• The name, address and phone number of the loan company are provided as well as the name and title of the employer signing the agreement.

  • A warning of the loan cost must be provided (in at least 14-point bold-faced type).

  • Credit counseling availability (in at least 14-point bold-faced type)

  • No criminal prosecution or security interest for loan repayment

  • Interest-Free Extended Payment Plans

Lawmakers believed that lenders were providing deceptive information to consumers. Congress felt that if consumers had a clear understanding of what they were getting into, they would not renew their loans.

New Rules

New rules, as a part of the consumer protection agency currently being constituted by Congress, aim to protect families from predatory practices perpetrated by all types of financial institutions. The federal agency will protect individuals and families from financial abuse, and will investigates the financial marketplace on their behalf. If created, the new financial protection agency will be responsible for setting forth consumer-friendly terms, policies and language regarding mortgages, credit cards, auto loans, overdraft fees, financial literacy and alternative financial services. Proposed rules that would affect payday lenders include:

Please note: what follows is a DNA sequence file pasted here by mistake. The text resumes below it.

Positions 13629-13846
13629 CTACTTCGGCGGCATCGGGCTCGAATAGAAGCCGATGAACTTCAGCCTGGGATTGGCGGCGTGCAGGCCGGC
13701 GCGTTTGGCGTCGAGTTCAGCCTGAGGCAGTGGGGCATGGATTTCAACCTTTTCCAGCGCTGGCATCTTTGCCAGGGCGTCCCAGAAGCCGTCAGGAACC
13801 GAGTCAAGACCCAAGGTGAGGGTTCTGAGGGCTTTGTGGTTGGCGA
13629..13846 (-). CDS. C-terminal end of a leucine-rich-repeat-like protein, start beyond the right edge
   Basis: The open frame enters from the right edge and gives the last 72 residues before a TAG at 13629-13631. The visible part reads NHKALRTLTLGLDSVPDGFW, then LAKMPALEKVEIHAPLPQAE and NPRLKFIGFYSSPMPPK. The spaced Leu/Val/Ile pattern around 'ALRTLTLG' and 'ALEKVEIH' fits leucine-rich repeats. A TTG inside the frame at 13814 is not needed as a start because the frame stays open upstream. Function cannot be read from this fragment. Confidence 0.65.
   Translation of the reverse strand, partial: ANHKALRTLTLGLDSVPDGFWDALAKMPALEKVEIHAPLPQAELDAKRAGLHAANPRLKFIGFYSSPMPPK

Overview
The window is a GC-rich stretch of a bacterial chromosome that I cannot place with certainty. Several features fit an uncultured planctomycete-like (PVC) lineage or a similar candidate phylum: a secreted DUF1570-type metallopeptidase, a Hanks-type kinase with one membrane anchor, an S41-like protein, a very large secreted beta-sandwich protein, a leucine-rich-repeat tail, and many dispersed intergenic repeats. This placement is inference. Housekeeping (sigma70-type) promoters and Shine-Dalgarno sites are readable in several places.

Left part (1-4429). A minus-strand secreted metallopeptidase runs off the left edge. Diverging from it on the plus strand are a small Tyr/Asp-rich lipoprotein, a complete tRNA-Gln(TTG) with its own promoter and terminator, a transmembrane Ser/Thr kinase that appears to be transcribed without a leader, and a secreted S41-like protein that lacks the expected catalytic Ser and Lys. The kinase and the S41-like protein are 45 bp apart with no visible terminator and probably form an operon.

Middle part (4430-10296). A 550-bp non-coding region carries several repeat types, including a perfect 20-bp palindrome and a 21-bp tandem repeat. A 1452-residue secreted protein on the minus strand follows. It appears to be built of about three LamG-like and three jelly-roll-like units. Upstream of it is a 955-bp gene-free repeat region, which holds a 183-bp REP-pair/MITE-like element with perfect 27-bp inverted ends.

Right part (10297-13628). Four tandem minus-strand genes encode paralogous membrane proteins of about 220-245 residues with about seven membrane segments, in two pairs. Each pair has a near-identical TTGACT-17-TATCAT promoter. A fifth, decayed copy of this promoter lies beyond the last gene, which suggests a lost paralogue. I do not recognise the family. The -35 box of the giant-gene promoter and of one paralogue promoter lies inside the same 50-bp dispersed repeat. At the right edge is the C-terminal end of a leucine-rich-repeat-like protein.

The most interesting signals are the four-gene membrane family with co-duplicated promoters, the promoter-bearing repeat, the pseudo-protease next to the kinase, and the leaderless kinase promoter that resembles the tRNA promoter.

• limiting borrowers to 6 payday loans in a 12-month period,

  • requiring payday lenders to extend the repayment period if the borrower is not able to repay a loan as agreed,

  • forbid the sale of any other products or services at the payday lender's place of business.

Payday Lending Stats

Statistics indicate that payday loans target minorities. 51% of those who use payday loans make less than $10,000 per year. 53% of payday loan users are Blacks and Hispanics. The Southwest Center for Economic Integrity reported that 83% of payday loan companies are located less than one-fourth mile from high/medium stress areas as opposed to 69% of banks and 56% of credit unions.